From the Top (of the ship) Down, Sort Of
Ship's Layout: This ship was not designed by NCL, we were told. It's clear that whoever designed it was not thinking about ease of passengers negotiating the vessel. Some "rock and roll" as we cruised, but negotiable for most.
Deck 11. Pool Deck and Buffet. The outsides of the windows on the sides of the ship were filthy and could use a hosing down.
To minimize your wait in line at the buffet, don't use the first buffet line. Go around to the next one or even the one beyond that. There's no sign as to there being other buffet lines or waffle and egg stations aft. They've improved the "lack of trays" situation by providing large, oval plates. The first buffet line is set up as backward (reversed) as one might expect from someone who doesn't have a clue about cafeteria lines in that the hot and cold beverages are available before the food, requiring juggling of the beverage while you get your food. The cloth napkin available with your plate has a fork and knife. NCL has forgotten about spoons being the preferred utensil when trying to consume liquids (they are available, if you can search them out). There is no silverware available on the aft deck where the waffle and egg stations are located. If you're heading there, pick them up at the last buffet line. Having a hand sanitizer dispenser at the beginning of the first buffet line is a good idea. More are needed throughout the buffet area.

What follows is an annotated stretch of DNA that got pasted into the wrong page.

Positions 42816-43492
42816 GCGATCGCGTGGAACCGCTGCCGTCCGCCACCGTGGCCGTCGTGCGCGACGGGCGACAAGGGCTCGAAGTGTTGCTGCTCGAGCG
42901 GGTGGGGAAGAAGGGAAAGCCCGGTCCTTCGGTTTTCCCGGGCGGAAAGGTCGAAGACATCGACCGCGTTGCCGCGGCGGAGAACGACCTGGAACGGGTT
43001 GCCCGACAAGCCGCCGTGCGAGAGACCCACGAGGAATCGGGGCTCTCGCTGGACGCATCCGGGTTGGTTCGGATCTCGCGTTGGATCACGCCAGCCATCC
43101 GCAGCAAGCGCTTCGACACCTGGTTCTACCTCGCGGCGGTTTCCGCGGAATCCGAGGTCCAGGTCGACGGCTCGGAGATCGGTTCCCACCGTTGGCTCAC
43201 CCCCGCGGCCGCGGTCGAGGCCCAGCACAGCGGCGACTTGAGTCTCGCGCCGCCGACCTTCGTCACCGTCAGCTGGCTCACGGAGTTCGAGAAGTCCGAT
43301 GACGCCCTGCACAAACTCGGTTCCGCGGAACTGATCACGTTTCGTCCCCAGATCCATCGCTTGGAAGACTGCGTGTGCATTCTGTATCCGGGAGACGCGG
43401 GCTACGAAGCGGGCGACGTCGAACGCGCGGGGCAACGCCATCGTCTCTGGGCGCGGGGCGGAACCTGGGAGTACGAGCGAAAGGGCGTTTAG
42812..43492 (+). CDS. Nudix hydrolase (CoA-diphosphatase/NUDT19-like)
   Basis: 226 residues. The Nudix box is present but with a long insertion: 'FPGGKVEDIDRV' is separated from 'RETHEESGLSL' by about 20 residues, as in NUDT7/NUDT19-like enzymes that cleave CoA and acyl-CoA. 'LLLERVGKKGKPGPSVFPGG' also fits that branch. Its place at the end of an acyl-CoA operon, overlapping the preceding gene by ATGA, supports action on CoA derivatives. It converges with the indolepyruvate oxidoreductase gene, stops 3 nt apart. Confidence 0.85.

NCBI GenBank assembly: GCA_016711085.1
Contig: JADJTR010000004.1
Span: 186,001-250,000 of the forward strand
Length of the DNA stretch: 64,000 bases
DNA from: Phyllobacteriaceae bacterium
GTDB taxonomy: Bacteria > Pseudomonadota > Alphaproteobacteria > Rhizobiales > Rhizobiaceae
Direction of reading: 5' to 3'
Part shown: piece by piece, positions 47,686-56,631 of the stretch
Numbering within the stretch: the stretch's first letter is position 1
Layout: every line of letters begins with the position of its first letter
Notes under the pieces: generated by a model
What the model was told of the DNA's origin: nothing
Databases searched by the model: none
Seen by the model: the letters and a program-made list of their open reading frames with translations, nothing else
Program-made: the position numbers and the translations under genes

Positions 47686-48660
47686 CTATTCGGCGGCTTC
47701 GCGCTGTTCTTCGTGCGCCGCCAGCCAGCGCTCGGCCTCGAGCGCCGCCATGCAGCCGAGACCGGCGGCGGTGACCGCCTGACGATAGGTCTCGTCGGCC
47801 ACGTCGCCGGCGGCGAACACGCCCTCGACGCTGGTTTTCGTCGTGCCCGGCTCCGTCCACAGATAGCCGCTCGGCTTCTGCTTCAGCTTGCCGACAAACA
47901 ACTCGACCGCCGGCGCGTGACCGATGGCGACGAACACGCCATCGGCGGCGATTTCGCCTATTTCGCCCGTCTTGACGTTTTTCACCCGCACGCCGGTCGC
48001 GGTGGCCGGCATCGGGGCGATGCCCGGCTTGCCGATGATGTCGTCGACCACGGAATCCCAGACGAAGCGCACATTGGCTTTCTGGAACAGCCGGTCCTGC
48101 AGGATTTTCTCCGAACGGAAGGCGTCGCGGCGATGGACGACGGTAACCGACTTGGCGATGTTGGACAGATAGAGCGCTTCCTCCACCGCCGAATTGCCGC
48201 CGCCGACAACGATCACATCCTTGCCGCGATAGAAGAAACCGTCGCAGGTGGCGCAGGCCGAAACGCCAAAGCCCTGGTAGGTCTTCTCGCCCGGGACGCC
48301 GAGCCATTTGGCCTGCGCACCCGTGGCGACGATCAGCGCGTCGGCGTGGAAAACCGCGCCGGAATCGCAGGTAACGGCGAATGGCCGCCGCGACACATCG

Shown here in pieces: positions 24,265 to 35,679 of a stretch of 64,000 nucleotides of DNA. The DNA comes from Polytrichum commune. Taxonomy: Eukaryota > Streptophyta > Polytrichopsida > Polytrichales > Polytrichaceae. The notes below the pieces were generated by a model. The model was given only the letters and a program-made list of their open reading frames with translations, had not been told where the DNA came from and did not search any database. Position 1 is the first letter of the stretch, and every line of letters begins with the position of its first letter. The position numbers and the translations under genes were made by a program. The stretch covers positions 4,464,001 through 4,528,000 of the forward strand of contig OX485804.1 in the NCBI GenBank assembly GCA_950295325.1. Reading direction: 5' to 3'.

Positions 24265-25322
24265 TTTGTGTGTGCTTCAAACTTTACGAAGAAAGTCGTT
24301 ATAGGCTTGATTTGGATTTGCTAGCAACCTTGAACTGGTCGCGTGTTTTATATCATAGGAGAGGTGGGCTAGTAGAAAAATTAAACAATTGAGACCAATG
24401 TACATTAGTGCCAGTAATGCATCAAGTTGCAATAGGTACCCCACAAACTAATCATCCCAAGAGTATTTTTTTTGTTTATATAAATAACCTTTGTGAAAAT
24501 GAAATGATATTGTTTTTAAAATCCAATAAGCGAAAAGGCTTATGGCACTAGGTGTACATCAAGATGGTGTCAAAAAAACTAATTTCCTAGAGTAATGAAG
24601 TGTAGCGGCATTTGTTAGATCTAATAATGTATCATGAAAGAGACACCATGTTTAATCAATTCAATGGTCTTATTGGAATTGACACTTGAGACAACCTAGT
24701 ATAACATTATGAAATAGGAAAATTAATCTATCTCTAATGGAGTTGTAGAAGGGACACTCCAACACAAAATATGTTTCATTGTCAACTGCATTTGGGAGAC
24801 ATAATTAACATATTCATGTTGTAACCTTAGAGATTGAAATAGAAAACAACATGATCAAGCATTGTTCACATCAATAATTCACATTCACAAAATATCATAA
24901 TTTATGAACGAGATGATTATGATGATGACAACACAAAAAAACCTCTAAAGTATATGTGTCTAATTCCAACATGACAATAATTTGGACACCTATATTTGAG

If you're using a lounge chair around the pool, try to find it away from the sound system. The crew must be hard of hearing, cranking up the volume all the way. There's plenty of hustling of alcohol drinks by the waitstaff. The waitstaff is generally quite good. Apparently a great number of the first "contract" group has been terminated. Those there now generally move quickly although efficiency is still a problem (perhaps not at the serving end, but at the dispensing end and the design of the ship). NCL had originally hired many Hawaiians as crew. The newer crew has a mixture of US persons (most quite young) from across the country who were hired and trained (perhaps too quickly) to fill the void. From earlier reviews to the present, service, etc. is much, much better. The kids really hustled and were very friendly. One could easily forgive a few forgotten requests, considering the volume of activity.